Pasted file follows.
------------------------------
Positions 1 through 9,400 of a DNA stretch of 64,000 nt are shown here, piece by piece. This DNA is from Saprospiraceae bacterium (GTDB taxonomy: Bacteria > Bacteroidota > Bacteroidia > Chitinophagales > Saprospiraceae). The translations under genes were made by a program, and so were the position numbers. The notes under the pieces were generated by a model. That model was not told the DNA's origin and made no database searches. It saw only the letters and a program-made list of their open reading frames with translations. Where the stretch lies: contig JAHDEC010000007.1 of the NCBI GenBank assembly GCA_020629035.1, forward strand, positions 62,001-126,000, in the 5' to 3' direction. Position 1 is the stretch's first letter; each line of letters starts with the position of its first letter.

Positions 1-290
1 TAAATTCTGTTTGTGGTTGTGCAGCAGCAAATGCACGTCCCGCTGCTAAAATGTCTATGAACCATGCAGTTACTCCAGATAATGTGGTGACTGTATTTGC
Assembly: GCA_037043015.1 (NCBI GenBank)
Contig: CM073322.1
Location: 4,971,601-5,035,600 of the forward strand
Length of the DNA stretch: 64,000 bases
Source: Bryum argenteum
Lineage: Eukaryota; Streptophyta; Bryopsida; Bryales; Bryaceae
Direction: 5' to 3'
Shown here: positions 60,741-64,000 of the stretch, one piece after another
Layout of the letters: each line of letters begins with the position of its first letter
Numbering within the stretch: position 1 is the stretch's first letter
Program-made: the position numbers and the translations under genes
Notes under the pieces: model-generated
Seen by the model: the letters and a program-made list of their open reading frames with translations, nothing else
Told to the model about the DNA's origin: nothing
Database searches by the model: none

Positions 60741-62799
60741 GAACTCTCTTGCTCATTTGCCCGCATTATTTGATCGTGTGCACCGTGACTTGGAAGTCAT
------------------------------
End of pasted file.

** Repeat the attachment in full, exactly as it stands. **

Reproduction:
Positions 1 through 9,400 of a DNA stretch of 64,000 nt are shown here, piece by piece. This DNA is from Saprospiraceae bacterium (GTDB taxonomy: Bacteria > Bacteroidota > Bacteroidia > Chitinophagales > Saprospiraceae). The translations under genes were made by a program, and so were the position numbers. The notes under the pieces were generated by a model. That model was not told the DNA's origin and made no database searches. It saw only the letters and a program-made list of their open reading frames with translations. Where the stretch lies: contig JAHDEC010000007.1 of the NCBI GenBank assembly GCA_020629035.1, forward strand, positions 62,001-126,000, in the 5' to 3' direction. Position 1 is the stretch's first letter; each line of letters starts with the position of its first letter.

Positions 1-290
1 TAAATTCTGTTTGTGGTTGTGCAGCAGCAAATGCACGTCCCGCTGCTAAAATGTCTATGAACCATGCAGTTACTCCAGATAATGTGGTGACTGTATTTGC
Assembly: GCA_037043015.1 (NCBI GenBank)
Contig: CM073322.1
Location: 4,971,601-5,035,600 of the forward strand
Length of the DNA stretch: 64,000 bases
Source: Bryum argenteum
Lineage: Eukaryota; Streptophyta; Bryopsida; Bryales; Bryaceae
Direction: 5' to 3'
Shown here: positions 60,741-64,000 of the stretch, one piece after another
Layout of the letters: each line of letters begins with the position of its first letter
Numbering within the stretch: position 1 is the stretch's first letter
Program-made: the position numbers and the translations under genes
Notes under the pieces: model-generated
Seen by the model: the letters and a program-made list of their open reading frames with translations, nothing else
Told to the model about the DNA's origin: nothing
Database searches by the model: none

Positions 60741-62799
60741 GAACTCTCTTGCTCATTTGCCCGCATTATTTGATCGTGTGCACCGTGACTTGGAAGTCAT